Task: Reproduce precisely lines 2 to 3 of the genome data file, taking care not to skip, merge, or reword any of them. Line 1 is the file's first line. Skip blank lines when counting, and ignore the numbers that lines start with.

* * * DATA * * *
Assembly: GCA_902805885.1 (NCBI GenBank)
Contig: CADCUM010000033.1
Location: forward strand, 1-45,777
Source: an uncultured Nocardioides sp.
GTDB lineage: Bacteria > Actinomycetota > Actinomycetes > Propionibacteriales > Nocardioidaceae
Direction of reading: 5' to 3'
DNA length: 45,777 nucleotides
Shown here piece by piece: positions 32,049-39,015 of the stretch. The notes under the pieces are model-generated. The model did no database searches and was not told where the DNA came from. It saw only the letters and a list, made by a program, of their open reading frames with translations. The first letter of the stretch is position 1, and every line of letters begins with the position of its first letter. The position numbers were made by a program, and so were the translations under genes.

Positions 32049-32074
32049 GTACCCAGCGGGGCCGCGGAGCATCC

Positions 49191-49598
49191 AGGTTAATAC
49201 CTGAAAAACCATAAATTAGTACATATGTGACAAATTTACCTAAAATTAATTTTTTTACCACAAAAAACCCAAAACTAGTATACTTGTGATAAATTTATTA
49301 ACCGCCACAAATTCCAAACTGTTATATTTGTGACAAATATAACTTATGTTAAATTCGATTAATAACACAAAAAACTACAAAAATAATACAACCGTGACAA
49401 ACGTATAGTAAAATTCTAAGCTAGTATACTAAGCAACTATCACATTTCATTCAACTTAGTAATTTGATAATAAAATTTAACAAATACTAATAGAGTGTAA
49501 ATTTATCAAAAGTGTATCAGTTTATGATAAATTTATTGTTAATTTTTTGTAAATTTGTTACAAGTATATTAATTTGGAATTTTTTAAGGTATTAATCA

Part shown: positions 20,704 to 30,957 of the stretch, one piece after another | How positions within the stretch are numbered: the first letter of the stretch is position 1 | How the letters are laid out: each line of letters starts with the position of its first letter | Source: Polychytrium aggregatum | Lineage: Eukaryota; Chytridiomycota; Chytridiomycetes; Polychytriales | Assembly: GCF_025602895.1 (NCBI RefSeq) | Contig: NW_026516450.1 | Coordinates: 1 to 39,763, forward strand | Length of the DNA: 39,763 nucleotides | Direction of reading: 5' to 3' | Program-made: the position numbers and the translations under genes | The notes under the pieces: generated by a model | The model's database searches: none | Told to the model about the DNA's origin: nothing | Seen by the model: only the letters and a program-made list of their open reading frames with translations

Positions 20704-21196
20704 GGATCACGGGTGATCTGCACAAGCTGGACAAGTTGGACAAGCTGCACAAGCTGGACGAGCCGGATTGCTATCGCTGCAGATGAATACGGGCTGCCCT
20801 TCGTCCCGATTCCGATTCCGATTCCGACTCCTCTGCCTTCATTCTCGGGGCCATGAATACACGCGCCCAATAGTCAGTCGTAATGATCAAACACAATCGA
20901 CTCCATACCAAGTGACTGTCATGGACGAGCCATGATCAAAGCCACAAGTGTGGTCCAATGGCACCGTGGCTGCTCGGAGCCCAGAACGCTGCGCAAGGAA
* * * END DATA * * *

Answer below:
Contig: CADCUM010000033.1
Location: forward strand, 1-45,777